You know, after 9/11, a lot of us have taken a hard look at how we live our lives, you know, the meaning of life. And that's good for our country. It's been an incredibly positive experience for Americans to sit around their dinner table and moms and dads to take a look at their kids and say, "You know something, being a mom or dad is the most important job I'll ever have." It's been good for our country to—for people to go to their houses of worship and pray for guidance. It's been good for our country for people to say, "Gosh, I want to fight terror by being kind to somebody else." And it's going to be good for our country, good for our country, when we as a nation focus on education again, focus on making sure our public education is the best school system in the entire world. That's what America is about.

It has been an honor for me to travel and to work with the four men on the stage who've made this bill possible. They have shown the country what can happen when good, honorable people set their minds on getting something done. They have shown that when you work with an administration, that when you set clear goals and you set aside all the bickering and you push aside all those on the fringes trying to tear down the process, that good people from both parties can achieve something strong for America. And that's exactly what we've done.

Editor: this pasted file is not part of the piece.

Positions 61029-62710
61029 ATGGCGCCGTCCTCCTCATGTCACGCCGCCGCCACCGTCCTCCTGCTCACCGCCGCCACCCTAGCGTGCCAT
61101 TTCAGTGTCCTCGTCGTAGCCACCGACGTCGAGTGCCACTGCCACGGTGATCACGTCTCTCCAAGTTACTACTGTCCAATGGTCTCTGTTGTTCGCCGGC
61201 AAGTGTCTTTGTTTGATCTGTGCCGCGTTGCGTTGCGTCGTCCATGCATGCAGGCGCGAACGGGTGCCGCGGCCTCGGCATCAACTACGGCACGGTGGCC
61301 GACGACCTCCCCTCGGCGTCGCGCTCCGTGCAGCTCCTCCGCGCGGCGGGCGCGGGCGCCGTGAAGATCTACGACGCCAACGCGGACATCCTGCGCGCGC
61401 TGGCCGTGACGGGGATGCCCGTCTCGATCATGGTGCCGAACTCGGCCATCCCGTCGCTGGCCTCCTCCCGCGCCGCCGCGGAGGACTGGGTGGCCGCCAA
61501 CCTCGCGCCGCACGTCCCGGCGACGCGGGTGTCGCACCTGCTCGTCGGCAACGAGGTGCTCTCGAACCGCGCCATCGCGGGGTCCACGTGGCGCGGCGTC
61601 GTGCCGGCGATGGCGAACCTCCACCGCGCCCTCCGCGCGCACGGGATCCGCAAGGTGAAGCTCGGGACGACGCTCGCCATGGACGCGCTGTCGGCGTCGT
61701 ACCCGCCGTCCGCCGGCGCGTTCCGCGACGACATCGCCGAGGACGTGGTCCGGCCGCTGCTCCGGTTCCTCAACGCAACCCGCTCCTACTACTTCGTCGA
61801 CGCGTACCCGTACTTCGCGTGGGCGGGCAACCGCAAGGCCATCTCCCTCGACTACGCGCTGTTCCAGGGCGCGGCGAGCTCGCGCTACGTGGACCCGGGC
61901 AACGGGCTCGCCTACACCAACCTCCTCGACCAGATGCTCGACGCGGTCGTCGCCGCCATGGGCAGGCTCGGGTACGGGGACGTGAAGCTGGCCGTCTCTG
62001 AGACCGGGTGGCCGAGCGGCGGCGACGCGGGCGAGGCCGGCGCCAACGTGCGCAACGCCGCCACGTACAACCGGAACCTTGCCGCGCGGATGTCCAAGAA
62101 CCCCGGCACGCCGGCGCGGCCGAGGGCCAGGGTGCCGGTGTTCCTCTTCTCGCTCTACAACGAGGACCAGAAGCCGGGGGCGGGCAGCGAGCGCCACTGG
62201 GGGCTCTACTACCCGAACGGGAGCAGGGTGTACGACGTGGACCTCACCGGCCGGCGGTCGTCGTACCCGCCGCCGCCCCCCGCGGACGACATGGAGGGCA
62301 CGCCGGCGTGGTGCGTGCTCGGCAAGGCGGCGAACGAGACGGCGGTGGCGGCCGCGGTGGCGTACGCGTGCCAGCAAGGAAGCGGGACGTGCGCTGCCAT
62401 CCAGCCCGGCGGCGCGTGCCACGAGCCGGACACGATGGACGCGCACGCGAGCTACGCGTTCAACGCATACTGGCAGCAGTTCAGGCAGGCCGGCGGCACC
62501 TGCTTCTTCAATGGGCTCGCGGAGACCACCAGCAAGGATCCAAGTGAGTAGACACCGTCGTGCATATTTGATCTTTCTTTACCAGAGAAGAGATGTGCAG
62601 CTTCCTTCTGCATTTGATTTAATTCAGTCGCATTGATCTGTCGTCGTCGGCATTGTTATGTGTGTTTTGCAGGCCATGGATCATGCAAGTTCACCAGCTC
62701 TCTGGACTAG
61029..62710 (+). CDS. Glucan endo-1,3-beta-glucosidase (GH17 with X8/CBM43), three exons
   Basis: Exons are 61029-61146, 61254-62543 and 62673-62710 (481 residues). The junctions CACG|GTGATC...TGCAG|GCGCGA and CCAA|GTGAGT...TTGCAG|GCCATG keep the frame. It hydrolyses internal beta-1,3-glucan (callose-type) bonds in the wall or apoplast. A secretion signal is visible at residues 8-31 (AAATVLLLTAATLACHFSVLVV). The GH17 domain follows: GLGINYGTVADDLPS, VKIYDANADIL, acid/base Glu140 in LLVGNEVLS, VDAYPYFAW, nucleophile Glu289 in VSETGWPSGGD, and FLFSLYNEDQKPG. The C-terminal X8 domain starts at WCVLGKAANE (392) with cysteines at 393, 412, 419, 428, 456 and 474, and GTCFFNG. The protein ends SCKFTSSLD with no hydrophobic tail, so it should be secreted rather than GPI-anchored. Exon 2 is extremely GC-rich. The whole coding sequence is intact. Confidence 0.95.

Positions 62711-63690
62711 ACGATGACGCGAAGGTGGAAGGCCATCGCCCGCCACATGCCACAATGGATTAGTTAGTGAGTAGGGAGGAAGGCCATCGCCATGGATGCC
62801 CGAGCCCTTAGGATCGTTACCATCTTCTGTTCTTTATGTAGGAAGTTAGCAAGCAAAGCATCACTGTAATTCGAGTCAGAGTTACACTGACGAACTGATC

Thank you all for coming, and God bless.

NOTE: The President spoke at 3:20 p.m. in the Lundholm Gymnasium. In his remarks, he referred to Gov. Jeanne Shaheen of New Hampshire; Joan R. Leitzel, president, University of New Hampshire; and Nancy B. McIver, 2002 State Teacher of the Year for New Hampshire. H.R. 1, the No Child Left Behind Act of 2001, approved January 8, was assigned Public Law No. 107-110.

George W. Bush, Remarks at the University of New Hampshire in Durham, New Hampshire Online by Gerhard Peters and John T. Woolley, The American Presidency Project